Feb. 19—Twenty-six states have chosen either to run their own health insurance marketplaces (formerly known as exchanges) or to partner with the federal government to run marketplaces in their jurisdiction as the Feb. 15 deadline for federal partnering passed. The remaining states opted out. Their populations will shop for insurance through the federal marketplace.
Seventeen states and the District of Columbia are on track to run their own marketplaces, beginning in October, according to the U.S. Department of Health and Human Services (HHS). Those states are California, Colorado, Connecticut, Hawaii, Idaho, Kentucky, Maryland, Massachusetts, Minnesota, Nevada, New Mexico, New York, Oregon, Rhode Island, Utah, Vermont, and Washington.
Seven states have sought approval to run a marketplace in partnership with the federal government. Three states—Arkansas, Delaware, and Illinois—have received conditional approval to run their marketplaces in partnership with the federal government, with four more pending approval: Iowa, Michigan, New Hampshire, and West Virginia.
At last tally, the 26 states that will let the federal government run their marketplaces are Alabama, Alaska, Arizona, Florida, Georgia, Indiana, Kansas, Louisiana, Maine, Mississippi, Missouri, Montana, Nebraska, New Jersey, North Carolina, North Dakota, Ohio, Oklahoma, Pennsylvania, South Carolina, South Dakota, Tennessee, Texas, Virginia, Wisconsin, and Wyoming.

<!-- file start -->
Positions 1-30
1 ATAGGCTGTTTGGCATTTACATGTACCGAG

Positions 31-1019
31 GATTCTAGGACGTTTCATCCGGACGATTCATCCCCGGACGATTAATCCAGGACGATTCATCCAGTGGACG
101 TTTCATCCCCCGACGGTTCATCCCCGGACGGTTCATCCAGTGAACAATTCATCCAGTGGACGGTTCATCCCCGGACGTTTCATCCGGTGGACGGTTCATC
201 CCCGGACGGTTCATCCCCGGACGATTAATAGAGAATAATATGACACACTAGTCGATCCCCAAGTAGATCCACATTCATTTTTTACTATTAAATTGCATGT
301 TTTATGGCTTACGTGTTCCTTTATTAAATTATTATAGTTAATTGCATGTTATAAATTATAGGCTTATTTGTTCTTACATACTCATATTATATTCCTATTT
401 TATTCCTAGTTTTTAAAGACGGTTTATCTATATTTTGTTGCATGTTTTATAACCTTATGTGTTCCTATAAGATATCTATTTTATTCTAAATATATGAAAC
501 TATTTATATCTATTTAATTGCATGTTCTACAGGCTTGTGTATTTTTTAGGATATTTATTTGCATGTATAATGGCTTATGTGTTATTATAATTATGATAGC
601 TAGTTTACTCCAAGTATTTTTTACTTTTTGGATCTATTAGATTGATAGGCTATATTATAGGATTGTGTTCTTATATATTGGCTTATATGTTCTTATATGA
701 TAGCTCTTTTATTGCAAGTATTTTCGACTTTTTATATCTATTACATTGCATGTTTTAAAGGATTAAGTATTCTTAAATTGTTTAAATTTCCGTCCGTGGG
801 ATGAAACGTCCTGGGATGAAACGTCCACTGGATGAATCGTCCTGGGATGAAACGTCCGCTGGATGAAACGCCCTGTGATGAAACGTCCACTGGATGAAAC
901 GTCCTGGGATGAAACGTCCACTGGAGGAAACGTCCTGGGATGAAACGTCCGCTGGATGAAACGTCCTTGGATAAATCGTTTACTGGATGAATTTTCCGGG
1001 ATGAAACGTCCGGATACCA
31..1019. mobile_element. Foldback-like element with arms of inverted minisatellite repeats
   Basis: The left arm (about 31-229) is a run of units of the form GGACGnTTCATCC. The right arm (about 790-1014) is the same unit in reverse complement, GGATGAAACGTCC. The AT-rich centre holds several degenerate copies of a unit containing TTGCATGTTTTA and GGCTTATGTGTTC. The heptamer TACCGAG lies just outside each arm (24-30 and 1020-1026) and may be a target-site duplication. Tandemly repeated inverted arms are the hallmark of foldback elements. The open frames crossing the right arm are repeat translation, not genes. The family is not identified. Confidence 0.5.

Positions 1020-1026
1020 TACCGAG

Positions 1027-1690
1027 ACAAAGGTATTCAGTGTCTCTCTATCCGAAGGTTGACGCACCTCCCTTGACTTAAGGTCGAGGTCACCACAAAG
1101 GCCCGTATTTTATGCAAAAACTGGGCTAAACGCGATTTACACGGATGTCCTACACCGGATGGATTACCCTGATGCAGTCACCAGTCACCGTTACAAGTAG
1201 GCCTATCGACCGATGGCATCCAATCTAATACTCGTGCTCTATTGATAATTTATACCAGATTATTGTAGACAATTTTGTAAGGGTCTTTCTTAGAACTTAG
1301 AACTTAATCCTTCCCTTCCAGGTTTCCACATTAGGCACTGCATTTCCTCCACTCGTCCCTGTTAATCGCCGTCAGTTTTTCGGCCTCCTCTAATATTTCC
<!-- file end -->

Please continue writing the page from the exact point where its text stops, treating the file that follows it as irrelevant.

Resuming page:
View a current list of individual state’s marketplace efforts as well as a map of states that have received grant money for state-run marketplaces.
HFMA Analysis: Regardless of what entity or entities are building and running a marketplace, providers will need to work closely with such entities to understand how a marketplace’s eligibility and enrollment systems work and then integrate those systems into their own revenue cycle workflows. Additionally, states that have defaulted to the federal option will need to keep an eye on the lawsuit filed by the Oklahoma state attorney general challenging the penalties large employers must pay if their employees receive subsidized coverage through the marketplace.
Publication Date: Tuesday, February 19, 2013